My friend Lee in response to my New York Observations post has sent me a few interesting links about regional dialect. For those of you that know me well, you already are aware of my focus on language. For some reason I have a very good ear when it comes to picking up on the way people speak and their vocabulary (my dad is also very good at this). I also enjoy imitating or some would say “making fun,” of the differences but in a funny not mean way (hey, I’m a nice guy).
This site takes a look at what different people from all over the country call what I call pop. It doesn’t seem to be a regional thing anymore, except for calling all pop Coke seems to be a southern thing. Take a look at a few of the “others,” they are really interesting. I think that “soda pop,”and “soft drink,” are to be expected, but I was totally shocked by the large number of people who apparently call pop “tarzan slam.” Is that real?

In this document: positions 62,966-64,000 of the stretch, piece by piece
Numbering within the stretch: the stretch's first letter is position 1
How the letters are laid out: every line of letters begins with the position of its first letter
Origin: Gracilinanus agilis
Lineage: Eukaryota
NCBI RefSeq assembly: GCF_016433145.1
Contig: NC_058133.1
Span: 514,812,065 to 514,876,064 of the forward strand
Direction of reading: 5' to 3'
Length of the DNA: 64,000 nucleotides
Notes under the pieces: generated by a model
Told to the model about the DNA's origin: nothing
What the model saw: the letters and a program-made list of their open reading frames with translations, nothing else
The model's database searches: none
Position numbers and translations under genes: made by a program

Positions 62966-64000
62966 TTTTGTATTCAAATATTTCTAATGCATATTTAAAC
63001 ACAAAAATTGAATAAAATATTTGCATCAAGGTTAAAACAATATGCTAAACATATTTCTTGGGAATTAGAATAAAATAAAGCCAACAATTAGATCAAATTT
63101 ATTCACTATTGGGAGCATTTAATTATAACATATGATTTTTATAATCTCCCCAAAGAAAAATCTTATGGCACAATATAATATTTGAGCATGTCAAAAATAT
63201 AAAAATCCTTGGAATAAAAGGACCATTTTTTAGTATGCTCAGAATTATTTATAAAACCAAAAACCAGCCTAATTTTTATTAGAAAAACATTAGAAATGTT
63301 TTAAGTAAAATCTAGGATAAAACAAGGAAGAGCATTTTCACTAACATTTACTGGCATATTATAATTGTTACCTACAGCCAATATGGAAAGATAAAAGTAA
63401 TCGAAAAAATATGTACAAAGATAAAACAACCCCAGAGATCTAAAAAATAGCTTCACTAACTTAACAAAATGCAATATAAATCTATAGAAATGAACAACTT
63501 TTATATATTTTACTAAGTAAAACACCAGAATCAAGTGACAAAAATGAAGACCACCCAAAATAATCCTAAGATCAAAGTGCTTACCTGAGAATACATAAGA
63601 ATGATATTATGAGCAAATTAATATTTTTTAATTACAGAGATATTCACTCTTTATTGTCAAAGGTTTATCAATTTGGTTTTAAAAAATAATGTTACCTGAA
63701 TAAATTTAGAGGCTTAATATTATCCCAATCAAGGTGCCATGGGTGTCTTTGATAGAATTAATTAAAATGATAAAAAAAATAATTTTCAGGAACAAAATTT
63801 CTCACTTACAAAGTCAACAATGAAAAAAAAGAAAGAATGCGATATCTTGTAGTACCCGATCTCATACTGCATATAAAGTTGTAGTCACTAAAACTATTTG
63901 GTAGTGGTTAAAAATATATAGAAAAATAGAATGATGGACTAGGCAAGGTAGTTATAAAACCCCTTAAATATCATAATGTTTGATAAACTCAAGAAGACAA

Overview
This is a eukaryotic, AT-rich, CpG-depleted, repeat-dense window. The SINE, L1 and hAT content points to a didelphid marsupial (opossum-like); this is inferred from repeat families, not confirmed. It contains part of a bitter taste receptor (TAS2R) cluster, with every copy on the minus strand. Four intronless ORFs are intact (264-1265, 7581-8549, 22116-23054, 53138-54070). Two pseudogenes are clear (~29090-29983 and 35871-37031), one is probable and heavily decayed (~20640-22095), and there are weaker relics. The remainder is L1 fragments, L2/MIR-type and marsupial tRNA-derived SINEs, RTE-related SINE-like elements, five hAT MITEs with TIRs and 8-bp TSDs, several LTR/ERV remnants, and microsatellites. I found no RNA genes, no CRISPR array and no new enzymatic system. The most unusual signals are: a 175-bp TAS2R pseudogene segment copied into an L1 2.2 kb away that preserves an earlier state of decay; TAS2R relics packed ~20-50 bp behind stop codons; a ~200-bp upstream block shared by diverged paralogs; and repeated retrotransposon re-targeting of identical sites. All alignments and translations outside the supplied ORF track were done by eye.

Fascinating look at the American Language. As I expected as a midwesterner, my accent and dialect is considered “normal.” Ha, it doesn’t say that but I’ll continue to believe it. Lee and I could agree that we can both be thankful that we don’t say “yinz,” like those of you who are from Pittsburgh. What is that? What does that even mean?
Yesterday I also forgot to mention the New York walkers. You will not find more professional high speed walkers perhaps anywhere else in the world than you will find here. My personal comfortable walk pace has sped up considerably since I moved here, but I’m still consistently passed. I’m always blown away when I’m walking at what I think is a very fast pace, but I get passed easily by a girl in incredibly high, high heels who is on her cell phone and carrying an enormous purse. How?